When we embark on the founding journey for the first time, we are usually in our twenties. There is a lot of space for everything. And this is the time when our company becomes that “everything.” We sleep in our offices, order lunch every day, and forget how to cook ourselves, we hang out with our cofounders, and really the grinding and building takes up the whole space.
If we are balanced enough, we would include physical activities, maybe vacations (usually short and sometimes with our cofounders;) but that’s really it. It feels like a challenging and fulfilling journey among our new family — our company.
Yet comes a moment when the balance shifts, and this habit of making achievement - our whole life, stands in our way rather than accelerates us.
At some point, your company grows (up), you move into your thirties, where other aspects of life become more important: like creating family, health. On top of that, the complexity of the tasks you are dealing with increases, your role as a founder changes dramatically for you to become a CEO.
Everyone has their own trigger when they start looking for new role models, those that managed to build bigger lives that include their companies but are not limited by them.
You also might notice it physically. For years and years, you’ve been pushing yourself and lived within a Cortisol+Dopamine loop (sympathetic state), neglecting the oxytocin (parasympathetic state). In plain English, you didn’t have enough time to rest. And it becomes harder and harder to put your laptop away, switch off, and fear and anxiety become familiar to you.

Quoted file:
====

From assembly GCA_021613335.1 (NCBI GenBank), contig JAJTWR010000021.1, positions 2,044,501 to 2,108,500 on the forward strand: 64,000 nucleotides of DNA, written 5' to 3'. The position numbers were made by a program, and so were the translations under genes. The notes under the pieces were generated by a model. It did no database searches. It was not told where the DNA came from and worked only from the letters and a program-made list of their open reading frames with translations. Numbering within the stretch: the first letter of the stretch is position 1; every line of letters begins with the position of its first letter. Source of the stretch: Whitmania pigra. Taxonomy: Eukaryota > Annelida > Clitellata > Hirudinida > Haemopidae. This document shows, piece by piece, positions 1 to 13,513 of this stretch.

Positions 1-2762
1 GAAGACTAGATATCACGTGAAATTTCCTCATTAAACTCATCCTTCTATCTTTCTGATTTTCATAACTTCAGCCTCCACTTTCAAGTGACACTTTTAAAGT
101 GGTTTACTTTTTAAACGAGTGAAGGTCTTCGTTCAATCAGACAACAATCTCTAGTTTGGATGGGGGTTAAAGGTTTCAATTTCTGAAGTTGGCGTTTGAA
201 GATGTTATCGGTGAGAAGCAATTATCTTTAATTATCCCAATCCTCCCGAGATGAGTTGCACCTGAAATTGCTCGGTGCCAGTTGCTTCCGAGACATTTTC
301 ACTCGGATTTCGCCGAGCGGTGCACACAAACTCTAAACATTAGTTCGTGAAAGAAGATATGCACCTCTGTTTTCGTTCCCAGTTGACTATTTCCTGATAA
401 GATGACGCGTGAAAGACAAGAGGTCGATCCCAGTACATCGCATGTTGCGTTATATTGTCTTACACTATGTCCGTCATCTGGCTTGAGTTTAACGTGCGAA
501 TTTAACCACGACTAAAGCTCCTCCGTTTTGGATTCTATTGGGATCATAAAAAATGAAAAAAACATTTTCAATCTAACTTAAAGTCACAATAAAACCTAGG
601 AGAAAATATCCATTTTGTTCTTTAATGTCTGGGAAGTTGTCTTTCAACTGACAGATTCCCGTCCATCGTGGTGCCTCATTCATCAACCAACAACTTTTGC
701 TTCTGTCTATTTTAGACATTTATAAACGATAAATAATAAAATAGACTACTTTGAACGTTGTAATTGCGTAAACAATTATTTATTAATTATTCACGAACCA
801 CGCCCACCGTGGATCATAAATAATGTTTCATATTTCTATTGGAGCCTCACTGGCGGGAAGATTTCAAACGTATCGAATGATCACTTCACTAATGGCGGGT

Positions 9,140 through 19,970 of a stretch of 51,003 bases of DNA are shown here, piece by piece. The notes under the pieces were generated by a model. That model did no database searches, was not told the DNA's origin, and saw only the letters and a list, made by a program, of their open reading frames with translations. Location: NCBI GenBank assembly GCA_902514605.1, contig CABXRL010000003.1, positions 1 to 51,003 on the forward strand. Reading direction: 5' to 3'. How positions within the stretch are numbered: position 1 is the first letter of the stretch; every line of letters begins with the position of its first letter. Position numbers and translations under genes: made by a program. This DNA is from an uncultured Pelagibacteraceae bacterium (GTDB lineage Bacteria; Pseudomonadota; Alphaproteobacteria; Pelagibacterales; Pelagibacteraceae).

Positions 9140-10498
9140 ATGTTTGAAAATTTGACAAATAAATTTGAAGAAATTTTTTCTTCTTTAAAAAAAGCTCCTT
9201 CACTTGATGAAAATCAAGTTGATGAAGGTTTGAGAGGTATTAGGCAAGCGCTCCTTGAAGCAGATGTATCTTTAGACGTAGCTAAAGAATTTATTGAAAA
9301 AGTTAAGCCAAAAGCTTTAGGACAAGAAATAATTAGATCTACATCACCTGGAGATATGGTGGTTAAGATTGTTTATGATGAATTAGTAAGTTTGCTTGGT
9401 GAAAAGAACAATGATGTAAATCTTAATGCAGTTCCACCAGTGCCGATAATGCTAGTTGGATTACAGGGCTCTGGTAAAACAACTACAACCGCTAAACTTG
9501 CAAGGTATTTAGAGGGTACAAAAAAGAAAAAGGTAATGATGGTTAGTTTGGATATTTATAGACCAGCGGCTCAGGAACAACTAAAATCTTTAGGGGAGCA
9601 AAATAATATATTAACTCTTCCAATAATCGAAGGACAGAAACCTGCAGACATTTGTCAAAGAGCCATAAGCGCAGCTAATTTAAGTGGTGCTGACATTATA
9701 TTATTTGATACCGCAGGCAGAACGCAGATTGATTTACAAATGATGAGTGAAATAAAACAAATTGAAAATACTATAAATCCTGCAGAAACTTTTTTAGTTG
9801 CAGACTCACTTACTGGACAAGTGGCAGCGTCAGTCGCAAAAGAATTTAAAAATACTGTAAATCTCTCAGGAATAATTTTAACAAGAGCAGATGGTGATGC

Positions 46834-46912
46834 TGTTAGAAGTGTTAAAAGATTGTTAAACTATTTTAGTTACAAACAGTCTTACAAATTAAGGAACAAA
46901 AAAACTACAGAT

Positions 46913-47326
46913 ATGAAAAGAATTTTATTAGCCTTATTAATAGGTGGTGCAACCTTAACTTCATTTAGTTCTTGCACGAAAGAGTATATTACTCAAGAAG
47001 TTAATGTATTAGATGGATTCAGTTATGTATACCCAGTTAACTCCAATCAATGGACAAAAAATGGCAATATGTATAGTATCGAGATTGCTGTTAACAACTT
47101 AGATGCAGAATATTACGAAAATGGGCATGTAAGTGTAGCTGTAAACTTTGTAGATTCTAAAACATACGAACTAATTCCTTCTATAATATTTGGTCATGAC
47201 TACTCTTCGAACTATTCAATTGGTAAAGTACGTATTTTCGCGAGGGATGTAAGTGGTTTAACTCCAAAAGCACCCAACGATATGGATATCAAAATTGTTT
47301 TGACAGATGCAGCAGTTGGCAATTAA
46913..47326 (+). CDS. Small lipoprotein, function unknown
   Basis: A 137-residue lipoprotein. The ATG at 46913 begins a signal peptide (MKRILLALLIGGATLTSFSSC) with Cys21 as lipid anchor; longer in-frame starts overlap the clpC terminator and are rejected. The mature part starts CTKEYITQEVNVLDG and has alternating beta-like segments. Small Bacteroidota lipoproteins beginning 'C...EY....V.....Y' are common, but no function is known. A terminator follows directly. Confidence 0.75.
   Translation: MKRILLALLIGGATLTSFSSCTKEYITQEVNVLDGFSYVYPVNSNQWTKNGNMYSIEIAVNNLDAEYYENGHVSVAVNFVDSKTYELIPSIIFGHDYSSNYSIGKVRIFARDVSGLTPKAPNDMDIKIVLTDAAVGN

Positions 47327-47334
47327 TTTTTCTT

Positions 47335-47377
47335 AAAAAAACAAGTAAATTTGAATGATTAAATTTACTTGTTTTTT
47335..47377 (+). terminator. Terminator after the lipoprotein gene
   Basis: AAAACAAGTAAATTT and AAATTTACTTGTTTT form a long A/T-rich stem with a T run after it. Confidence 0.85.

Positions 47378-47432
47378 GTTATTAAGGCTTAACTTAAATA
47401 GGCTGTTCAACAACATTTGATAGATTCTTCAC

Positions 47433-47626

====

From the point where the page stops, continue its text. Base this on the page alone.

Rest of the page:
The trap here is to think that you need to choose… either life or company, either energy or success, either joy or work results.
The real expansion here happens when you understand that you need to start unlearning certain habits to create space for a new life of both fulfilment and success.
If „achieving“ is your Modus operandi, the Unlearning is hard. Your neural pathways are now created in the way that switching off your email at 8 pm doesn’t work. Your hand grabs your phone and wants to know what emails came in automatically; you don’t even need to think of it. The same happens with our leadership styles, the way we make decisions, the way we build relationships. What served you as an early stage or first-time founder, might be damaging later on.
The second reason what makes it hard is that you don’t know it will work and keep you a) successful and b) fulfilled. The risks that you feel are higher than the gain.
Both the structure of your brain and your fear can hold you back from the life you want. Yet there is a way out.
What to do with it
First, you need to rethink what activities you call work.
If before your role as a founder could be described with a single word, for example, “doing” or “achieving,” or even “my baby,” now your work consists out of 3 core activity clusters “Create-Recharge-Reflect.”
Unlearning here really means that you stop treating recharging and reflection as an EXTRA that you do outside of your work.
Secondly, you need to understand that “recharging” is not extra. Recharging is now a part of your work, especially because the complexity of your work increases exponentially. You need to split between recharging and timeframes such as your weekend or vacation (for example, if you have other responsibilities outside of work).